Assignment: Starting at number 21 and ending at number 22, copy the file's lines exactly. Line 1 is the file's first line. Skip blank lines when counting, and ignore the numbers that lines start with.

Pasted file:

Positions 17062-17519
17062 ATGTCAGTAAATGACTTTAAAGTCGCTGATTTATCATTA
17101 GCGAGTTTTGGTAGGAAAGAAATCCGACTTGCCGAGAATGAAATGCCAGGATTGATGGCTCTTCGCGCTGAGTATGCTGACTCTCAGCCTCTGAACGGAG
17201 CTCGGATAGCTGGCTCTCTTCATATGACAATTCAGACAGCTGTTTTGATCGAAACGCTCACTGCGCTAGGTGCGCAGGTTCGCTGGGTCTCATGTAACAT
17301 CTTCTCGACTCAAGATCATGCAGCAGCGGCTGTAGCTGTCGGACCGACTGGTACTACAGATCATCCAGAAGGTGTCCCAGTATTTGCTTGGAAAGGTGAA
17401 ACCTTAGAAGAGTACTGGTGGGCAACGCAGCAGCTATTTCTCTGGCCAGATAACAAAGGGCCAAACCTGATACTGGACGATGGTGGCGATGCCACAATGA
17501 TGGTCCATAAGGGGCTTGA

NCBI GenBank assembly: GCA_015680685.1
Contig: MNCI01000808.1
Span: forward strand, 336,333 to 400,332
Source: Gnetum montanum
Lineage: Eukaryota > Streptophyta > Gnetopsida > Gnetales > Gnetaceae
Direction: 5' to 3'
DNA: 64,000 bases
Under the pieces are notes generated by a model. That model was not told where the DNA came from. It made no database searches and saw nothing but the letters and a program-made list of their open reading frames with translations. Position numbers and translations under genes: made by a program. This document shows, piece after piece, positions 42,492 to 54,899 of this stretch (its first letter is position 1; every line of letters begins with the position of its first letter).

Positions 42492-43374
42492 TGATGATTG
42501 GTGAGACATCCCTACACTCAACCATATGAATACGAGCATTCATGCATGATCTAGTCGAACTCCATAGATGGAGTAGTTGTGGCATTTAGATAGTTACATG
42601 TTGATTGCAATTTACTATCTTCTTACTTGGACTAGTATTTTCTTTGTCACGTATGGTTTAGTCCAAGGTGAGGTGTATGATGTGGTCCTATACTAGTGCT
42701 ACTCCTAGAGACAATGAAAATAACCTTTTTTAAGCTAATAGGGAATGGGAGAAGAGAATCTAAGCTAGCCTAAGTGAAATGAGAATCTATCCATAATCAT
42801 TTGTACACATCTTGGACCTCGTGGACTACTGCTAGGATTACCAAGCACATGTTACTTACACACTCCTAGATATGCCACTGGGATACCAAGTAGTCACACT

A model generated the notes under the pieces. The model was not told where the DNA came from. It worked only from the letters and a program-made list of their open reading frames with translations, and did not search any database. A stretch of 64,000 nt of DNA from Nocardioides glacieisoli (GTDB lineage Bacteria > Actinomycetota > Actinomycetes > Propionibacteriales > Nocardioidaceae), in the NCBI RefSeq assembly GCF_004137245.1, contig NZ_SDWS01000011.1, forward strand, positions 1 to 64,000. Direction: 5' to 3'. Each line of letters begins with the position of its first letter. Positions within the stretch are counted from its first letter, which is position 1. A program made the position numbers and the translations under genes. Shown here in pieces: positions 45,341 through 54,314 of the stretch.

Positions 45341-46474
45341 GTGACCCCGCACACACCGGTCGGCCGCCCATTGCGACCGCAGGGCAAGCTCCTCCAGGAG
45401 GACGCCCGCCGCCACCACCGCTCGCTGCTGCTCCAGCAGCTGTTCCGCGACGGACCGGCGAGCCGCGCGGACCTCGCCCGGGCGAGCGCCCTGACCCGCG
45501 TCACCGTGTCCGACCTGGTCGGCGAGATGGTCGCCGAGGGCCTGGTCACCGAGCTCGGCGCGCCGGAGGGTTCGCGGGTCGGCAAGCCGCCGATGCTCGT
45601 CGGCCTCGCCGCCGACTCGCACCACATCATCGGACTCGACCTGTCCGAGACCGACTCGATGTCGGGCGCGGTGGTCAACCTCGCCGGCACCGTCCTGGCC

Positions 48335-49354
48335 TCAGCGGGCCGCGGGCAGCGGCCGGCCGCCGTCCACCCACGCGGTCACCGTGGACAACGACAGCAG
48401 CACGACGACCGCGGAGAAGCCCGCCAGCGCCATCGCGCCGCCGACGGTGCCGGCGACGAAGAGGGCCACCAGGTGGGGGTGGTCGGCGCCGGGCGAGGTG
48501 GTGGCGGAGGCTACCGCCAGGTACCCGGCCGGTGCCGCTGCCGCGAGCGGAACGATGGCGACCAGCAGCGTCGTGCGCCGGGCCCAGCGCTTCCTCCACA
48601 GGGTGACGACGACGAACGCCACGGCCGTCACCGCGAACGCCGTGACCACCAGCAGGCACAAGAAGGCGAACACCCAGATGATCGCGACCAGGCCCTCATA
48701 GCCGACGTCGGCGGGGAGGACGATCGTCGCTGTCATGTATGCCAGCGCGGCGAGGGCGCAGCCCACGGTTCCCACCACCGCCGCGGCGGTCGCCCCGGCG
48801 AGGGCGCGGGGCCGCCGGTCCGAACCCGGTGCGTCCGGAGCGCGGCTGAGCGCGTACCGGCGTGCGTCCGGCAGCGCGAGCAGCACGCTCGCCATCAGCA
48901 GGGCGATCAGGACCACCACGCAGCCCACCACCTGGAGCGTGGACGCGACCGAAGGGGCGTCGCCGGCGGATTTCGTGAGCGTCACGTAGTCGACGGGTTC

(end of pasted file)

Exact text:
42801 TTGTACACATCTTGGACCTCGTGGACTACTGCTAGGATTACCAAGCACATGTTACTTACACACTCCTAGATATGCCACTGGGATACCAAGTAGTCACACT

A model generated the notes under the pieces. The model was not told where the DNA came from. It worked only from the letters and a program-made list of their open reading frames with translations, and did not search any database. A stretch of 64,000 nt of DNA from Nocardioides glacieisoli (GTDB lineage Bacteria > Actinomycetota > Actinomycetes > Propionibacteriales > Nocardioidaceae), in the NCBI RefSeq assembly GCF_004137245.1, contig NZ_SDWS01000011.1, forward strand, positions 1 to 64,000. Direction: 5' to 3'. Each line of letters begins with the position of its first letter. Positions within the stretch are counted from its first letter, which is position 1. A program made the position numbers and the translations under genes. Shown here in pieces: positions 45,341 through 54,314 of the stretch.